Wall Street is setting records even as millions of Main Street businesses struggle to stay alive, so what’s Congress doing? Sneaking legislation onto the Defense Authorization Act that makes life easier for big New York City banks by shifting their money laundering responsibilities onto Main Street businesses.
The legislation, authored by Caroline Maloney (D-NY) and Maxine Waters (D-CA), accomplishes this remarkable task in two simple steps: 1) relieve banks of some of their current anti-money laundering responsibilities; and 2) impose onerous new requirements on the struggling Main Street employers. As a result, the struggling restaurant down the street will need to start reporting the owner’s personal information to FinCEN, under penalty of jail time, but their bank, insurance company, accountant, and everybody else in the financial services community will be exempt.
Here are the key paragraphs from yesterday’s Bloomberg account. (Do they have an award for “Year’s Best Headline?”)
“Wall Street Poised for Win on Money-Laundering Bill in Lame-Duck”
Wall Street is on the verge of a long-sought lobbying win to relax anti-money laundering requirements, as Congress moves to wrap up its work for the year.
The measure, tucked into a must-pass Defense Department spending bill, could dramatically lighten lenders’ compliance burdens by creating a business-owner database to keep illicit cash out of the financial system and bar use of anonymous shell companies to launder money. Lawmakers released a final version of the legislation on Thursday, which still needs a vote in the House and Senate before it can be signed into law by President Donald Trump….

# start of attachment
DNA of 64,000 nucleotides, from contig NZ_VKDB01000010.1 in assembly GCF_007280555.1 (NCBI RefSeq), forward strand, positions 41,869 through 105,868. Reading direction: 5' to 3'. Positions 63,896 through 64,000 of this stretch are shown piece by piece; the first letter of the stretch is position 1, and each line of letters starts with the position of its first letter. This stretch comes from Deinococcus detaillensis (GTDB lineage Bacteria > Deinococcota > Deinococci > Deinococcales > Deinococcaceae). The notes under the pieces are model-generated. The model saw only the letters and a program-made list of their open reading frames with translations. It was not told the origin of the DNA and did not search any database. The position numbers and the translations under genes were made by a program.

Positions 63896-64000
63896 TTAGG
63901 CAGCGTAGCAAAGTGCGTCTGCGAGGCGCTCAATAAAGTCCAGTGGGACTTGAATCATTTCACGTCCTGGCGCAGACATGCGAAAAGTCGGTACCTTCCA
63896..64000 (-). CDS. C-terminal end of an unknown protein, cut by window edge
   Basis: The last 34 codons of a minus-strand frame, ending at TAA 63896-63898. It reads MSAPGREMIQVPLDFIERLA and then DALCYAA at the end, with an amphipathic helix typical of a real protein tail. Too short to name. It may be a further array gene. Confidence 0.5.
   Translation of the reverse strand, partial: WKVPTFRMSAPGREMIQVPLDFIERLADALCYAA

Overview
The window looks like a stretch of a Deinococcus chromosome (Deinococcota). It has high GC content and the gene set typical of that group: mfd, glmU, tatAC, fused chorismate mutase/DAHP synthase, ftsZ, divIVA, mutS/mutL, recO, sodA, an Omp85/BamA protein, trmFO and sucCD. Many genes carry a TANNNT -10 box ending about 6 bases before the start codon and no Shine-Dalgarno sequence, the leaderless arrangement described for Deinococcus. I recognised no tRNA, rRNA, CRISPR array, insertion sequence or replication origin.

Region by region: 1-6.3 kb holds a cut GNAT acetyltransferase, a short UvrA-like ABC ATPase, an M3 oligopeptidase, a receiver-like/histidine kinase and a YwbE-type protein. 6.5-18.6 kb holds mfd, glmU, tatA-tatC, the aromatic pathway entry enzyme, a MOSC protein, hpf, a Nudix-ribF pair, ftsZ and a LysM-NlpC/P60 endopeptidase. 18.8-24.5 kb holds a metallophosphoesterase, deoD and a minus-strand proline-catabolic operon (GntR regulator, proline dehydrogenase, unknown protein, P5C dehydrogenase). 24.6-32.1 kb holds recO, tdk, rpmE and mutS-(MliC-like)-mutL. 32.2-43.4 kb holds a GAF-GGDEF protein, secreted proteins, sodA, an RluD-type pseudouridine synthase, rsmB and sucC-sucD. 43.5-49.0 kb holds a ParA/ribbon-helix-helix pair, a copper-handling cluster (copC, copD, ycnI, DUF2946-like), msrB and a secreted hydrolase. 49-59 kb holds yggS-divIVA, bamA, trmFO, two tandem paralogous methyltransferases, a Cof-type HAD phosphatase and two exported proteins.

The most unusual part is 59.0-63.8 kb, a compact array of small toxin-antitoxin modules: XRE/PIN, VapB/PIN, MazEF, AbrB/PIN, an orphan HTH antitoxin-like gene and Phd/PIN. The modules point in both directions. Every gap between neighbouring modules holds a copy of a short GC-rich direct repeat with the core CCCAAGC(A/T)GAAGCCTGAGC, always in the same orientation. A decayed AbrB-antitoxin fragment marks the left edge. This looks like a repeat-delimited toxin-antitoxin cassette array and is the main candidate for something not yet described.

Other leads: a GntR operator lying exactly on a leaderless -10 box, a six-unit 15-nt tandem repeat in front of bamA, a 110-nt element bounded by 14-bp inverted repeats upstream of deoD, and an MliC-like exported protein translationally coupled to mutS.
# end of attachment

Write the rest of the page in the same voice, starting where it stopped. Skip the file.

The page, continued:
The money-laundering changes have long been a focus of banks, which are held responsible for reporting suspicious transactions and ensuring customers’ identities — duties considered vital in pursuing financial crimes. The industry has argued that the bill will modernize law enforcement’s ability to get useful information while also simplifying banks’ costly compliance demands….
The changes banks want won’t come without a cost — namely to small businesses’ compliance efforts. The Congressional Budget Office estimated that the bill would generate substantial expense by requiring as many as 30 million new filings a year to the Treasury Department’s Financial Crimes Enforcement Network, which would track companies’ ownership in a confidential registry. Negotiations over the legislation have since sought to make the new system more palatable to small businesses, according to people familiar with the talks.
“If it only applied to shell companies, we wouldn’t probably have as many objections,” said Kevin Kuhlman, who has lobbied for the National Federation of Independent Business against the bill, which requires firms with small numbers of employees to submit accurate ownership information.
Kuhlman said there is also concern among small businesses over the security of information that would be provided by companies for the new database. FinCEN, which would host the new registry, was caught up in a massive leak of banks’ secret disclosures that revealed trillions of dollars in suspicious bank transactions. News reports based on the documents fueled a new round of criticism that global financial firms have enabled large-scale money laundering under current rules.
You can read the full Bloomberg story here.
The broader business community has been fighting this ill-advised effort for years, but their backs are against the wall now. The House is expected to take up the Defense Authorization Act early next week.
But it’s not over either. President Trump has promised to veto the bill over several unrelated issues and its questionable whether the House or Senate have the votes to override the expected veto. Its safe to say the more Representatives and Senators read this Bloomberg piece, the fewer votes they’ll get. The congressional “Pro-Money Laundering, Anti-Main Street Caucus” is not very popular, after all.